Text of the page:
Putin said he had asked Bashar al-Assad how he would view an armed opposition force that was genuinely ready to combat Islamic State militants. "He answered: 'Positively'," Putin said during a session of the Valdai Discussion Club in Russia's Sochi.
He added that whether al-Assad should go is up to the Syrian people via transparent elections.
"We must be sure that the government is being formed based on transparent democratic procedures. And we can speak, of course, of certain international control of these procedures, including elections. But this control must be objective," Putin said.
"I mean both the Syrian legitimate government and opposition," he added.
Dividing Syria would lead to a permanent conflict in the region, Putin stressed.
"Dividing Syria is the worst option, it is unacceptable. It will not end the conflict and only create conditions for its escalation and continuation," he said.
"If Syria is divided into separate territories, they will fight with each other endlessly and nothing good will come out of it."
According to Russia's leader, outside interference and attempts to reorganize the Middle East have led to a rise in global threats.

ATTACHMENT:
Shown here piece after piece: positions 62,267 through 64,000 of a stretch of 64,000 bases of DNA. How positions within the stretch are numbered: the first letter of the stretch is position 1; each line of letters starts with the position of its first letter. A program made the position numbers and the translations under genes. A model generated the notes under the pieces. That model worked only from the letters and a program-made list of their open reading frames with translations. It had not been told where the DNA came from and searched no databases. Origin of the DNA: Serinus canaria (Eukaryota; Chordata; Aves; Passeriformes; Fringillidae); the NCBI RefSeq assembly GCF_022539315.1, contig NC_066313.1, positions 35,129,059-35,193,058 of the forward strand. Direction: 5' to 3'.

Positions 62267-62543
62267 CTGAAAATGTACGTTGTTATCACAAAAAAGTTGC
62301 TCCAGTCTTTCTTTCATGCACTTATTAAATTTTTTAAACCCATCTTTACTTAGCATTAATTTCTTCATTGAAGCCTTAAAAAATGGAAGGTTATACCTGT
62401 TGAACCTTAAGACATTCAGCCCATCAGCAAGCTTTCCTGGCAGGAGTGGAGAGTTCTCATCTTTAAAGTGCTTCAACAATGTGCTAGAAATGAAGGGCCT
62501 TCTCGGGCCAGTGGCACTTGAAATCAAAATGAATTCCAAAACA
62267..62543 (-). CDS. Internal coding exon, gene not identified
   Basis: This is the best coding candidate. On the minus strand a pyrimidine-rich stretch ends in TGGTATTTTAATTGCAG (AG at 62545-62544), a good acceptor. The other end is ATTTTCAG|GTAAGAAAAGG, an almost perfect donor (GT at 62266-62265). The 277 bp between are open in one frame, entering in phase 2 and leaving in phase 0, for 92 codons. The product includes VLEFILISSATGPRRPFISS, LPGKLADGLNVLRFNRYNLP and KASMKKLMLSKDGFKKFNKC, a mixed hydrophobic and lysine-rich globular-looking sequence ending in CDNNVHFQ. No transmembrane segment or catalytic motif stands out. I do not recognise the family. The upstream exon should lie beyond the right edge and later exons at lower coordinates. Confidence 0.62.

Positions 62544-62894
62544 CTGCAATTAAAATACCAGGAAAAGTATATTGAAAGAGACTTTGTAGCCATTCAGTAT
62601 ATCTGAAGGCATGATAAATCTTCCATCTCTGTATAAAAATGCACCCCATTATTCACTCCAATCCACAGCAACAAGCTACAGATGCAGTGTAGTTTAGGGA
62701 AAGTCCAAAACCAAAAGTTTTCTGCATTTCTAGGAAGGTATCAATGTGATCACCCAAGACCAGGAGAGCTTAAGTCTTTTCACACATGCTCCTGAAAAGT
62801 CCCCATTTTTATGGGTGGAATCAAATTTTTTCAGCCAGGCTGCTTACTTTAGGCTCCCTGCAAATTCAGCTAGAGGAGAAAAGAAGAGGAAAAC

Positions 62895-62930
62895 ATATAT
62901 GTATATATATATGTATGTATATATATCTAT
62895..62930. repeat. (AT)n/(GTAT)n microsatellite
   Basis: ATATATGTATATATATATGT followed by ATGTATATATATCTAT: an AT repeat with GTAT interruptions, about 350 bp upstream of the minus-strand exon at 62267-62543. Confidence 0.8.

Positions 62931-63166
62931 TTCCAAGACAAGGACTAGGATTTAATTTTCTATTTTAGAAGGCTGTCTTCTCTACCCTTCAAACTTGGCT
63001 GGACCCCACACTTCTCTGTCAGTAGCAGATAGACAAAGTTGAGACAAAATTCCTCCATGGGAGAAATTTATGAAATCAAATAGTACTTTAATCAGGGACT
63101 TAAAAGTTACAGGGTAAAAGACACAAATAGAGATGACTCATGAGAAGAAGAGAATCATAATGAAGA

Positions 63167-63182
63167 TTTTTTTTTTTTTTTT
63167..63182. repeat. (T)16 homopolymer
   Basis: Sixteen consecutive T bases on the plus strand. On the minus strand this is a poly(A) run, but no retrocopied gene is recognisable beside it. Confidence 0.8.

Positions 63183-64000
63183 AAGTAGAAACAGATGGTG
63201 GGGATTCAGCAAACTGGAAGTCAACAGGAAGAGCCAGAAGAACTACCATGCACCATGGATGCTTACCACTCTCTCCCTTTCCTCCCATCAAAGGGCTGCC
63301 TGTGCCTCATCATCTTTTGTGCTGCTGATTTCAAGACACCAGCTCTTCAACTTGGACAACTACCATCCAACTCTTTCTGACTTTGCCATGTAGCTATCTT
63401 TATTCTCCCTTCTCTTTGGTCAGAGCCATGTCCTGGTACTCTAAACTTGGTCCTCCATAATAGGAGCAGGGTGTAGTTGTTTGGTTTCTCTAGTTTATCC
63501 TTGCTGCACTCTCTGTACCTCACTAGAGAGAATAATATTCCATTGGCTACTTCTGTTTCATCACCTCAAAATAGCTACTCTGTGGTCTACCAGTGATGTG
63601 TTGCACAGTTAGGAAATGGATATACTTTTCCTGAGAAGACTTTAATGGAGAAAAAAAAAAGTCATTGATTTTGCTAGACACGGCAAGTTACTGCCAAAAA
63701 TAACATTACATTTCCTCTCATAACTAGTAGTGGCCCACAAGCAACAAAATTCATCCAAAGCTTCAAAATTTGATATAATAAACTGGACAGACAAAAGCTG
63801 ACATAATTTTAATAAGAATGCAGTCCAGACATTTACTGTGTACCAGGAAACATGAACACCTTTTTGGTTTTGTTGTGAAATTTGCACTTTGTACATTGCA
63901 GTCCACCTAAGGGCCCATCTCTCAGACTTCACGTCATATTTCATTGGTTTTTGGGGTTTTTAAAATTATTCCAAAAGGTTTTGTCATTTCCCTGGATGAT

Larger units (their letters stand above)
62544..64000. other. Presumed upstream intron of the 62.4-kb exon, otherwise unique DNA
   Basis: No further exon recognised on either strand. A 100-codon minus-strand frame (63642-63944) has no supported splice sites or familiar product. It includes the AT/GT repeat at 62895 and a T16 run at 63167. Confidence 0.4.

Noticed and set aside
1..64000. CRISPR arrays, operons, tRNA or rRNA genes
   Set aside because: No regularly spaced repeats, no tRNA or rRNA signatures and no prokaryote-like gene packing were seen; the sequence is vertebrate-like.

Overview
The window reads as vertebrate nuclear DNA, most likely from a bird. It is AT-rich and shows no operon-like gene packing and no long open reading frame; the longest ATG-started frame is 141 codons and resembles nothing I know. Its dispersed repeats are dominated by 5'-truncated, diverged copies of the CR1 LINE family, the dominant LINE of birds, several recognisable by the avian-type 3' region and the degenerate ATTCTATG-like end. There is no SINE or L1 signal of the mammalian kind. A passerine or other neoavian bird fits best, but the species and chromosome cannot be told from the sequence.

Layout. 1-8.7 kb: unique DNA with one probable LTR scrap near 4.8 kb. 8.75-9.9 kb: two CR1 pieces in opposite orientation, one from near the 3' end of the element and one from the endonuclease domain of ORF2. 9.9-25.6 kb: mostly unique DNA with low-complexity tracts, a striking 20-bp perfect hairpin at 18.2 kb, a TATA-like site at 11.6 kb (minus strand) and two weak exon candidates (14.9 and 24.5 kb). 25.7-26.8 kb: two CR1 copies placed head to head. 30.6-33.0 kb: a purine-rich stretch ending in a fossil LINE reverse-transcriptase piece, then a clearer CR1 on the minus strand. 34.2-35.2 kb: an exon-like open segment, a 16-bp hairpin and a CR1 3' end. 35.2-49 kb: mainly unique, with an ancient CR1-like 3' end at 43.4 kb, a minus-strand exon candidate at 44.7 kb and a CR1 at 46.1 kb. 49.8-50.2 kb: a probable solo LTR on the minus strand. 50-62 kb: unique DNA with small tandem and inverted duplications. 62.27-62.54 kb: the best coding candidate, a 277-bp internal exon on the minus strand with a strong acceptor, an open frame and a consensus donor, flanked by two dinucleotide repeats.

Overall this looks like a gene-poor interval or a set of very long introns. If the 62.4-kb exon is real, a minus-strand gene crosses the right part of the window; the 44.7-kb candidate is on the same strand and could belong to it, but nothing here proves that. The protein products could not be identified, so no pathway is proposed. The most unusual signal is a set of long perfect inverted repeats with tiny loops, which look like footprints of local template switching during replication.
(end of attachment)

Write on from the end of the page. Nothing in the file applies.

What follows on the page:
"We see what is happening today in the Middle East. For decades, sometimes perhaps even centuries, ethnic, religious, and political conflicts, acute social problems have been piling up here," Putin said.
"In short, the explosive mixture was rising, and outside attempts to blatantly reorganize the region were the match that led to a real explosion, the destruction of statehood, an increase in terrorism and, in the end, an increased threat to the whole world," the president added.
The Valdai Club, established in 2004, aims to promote dialogue between the Russian and the international intellectual elite, and to foster independent, unbiased scientific analysis of political, economic and social events in Russia and the rest of the world.